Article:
STALKING offences are set to hit a record high this year in Essex.

Home Office data shows the number of stalking offences recorded in the six months between April and September by Essex Police is already 53 per cent higher than the number recorded during the whole of the previous year.

Essex Police recorded 1,168 stalking offences between April and September. By comparison, in the 12 months to March 2020 there were 764.

It means in the first six months since the coronavirus pandemic hit, stalking was reported six times a day on average.

The Suzy Lamplugh Trust said calls to its National Stalking Helpline have risen since the start of the pandemic, with cyber stalking cases also surging.

As lockdown restrictions eased in June, a higher number of victims came forward to report stalking, compared to the first lockdown months.

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Between June and September, 754 such crimes were reported in Essex – 340 more than the previous three months.

Across England and Wales, 44,990 stalking incidents were reported to police between April and September – 39 per cent more than in the whole of 2019-20.

Natasha Osben, from Clacton, is affiliated with think tank Autonomy’s Feminist Futures Programme.

She said: “The reported increase in stalking offences in Essex are a serious cause for concern for people in Tendring.

“A man who murders a woman is likely to have previously abused her or stalked her.

“A man who progresses to stalking is likely to have started with a less serious pattern of behaviour such as verbally harassing women in public or opportunistically flashing unwitting victims at random.

“Women are being let down by our failing justice system which fails to take the nature of these crimes seriously.”

Changes in law and procedures may have had an impact on the figures.

In January 2020, the Home Office introduced Stalking Protection Orders, which ban perpetrators from approaching their victims and may also force them to seek professional help.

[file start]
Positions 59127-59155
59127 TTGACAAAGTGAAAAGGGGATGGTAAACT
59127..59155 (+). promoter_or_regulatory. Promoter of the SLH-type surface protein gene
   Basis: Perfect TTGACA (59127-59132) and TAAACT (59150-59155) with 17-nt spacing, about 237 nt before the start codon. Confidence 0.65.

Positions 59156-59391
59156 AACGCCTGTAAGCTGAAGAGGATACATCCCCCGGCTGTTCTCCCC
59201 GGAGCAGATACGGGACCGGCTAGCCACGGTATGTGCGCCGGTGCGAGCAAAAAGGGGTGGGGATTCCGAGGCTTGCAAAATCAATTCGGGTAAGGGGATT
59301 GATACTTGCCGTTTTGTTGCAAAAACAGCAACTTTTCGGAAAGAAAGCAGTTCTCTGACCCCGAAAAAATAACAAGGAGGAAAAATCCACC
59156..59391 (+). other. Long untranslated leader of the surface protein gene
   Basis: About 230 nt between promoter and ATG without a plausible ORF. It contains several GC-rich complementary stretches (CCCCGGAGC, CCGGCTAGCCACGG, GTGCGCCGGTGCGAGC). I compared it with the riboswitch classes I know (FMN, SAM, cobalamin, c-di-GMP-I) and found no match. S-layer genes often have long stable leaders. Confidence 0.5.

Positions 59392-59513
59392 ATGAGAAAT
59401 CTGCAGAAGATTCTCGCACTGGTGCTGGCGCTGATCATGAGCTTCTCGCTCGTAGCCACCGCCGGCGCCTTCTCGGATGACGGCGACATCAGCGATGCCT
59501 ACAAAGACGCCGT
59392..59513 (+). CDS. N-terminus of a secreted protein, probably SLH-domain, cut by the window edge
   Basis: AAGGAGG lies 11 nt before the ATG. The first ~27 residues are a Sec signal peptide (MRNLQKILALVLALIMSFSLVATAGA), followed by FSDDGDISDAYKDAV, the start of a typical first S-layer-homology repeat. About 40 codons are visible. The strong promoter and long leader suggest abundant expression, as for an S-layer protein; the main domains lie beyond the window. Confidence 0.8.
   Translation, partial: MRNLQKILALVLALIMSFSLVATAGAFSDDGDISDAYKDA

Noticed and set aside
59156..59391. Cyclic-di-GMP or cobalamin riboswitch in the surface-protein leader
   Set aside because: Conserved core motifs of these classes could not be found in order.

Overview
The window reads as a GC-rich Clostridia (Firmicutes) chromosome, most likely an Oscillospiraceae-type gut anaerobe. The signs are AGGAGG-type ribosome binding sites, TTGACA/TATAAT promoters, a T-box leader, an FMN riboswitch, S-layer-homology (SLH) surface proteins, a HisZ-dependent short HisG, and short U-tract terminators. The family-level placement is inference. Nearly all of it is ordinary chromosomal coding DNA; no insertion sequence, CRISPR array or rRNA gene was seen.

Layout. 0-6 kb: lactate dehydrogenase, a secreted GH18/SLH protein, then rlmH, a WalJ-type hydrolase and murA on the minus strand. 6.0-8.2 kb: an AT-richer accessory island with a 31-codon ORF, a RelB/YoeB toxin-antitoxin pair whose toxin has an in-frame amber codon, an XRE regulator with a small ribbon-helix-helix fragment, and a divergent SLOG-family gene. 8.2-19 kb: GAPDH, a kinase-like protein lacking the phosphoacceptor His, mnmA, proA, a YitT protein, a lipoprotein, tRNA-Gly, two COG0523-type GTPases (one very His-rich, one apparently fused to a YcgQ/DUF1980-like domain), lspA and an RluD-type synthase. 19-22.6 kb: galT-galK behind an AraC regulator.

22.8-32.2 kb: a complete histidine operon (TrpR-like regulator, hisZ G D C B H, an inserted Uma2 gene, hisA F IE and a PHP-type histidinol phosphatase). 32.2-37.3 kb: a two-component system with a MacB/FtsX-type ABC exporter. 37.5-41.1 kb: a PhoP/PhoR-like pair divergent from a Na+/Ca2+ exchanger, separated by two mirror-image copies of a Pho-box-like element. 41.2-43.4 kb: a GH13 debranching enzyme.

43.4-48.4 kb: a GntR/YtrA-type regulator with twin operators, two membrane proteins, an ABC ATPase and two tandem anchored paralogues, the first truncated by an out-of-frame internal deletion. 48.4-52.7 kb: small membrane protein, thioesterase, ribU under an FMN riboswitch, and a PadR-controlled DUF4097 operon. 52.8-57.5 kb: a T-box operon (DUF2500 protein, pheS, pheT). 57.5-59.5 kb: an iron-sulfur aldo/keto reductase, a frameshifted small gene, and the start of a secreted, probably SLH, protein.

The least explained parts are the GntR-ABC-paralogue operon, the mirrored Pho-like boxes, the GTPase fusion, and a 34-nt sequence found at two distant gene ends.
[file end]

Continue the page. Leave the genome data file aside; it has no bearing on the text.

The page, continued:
Speaking in the House of Commons, Home Secretary and Witham MP Priti Patel acknowledged the situation.

She said: “So many of you have bravely shared your own experiences of harassment, abuse and violence online over recent days, so today I am re-opening our nationwide call for views on tackling violence against women and girls.

“The Government is listening.”

Changes to the way stalking is recorded were introduced in April 2019 with the crime being recorded in addition to the most serious offence involving the same victim or offender.

Since April 2020, all cases of harassment reported between ex-partners must also be recorded as stalking, unless the police are satisfied stalking is not a factor.

However, the Suzy Lamplugh Trust said that while these changes may have contributed to a rise in reports, there was still significant underreporting of the crime.

A spokesman for the charity said: “Since March 2020 we have seen a rise in calls to the helpline, clients are more distressed and are requiring much greater support, we have also seen an increase in cyber stalking cases.

“Demand has fluctuated to the helpline over the course of the pandemic, in some periods it has tripled on pre-covid levels.

“The introduction of Stalking Protection Orders has been very much welcomed, though we do still hope to see more police forces issuing them.

“According to the Crime Survey for England and Wales there are around 1.5 million victims of stalking each year and as such we believe there is still significant underreporting of this crime.”

Victoria Atkins, Safeguarding Minister, said: “The Government introduced Stalking Protection Orders last year to crack down on this deeply distressing crime, and I know that police forces are making good use of them.

“These orders are designed to stop perpetrators at the earliest opportunity and prevent them contacting victims - for those who refuse to be rehabilitated, we have doubled maximum sentences for stalking and harassment to 10 years.

“The Home Office also part-funds the National Stalking Helpline and has allocated £211,000 to stalking-focused charities to help them to deal with the consequences of the pandemic.

“The increased reporting in this instance demonstrates greater public awareness around stalking offences and the commitment of the police to tackle this abhorrent crime.”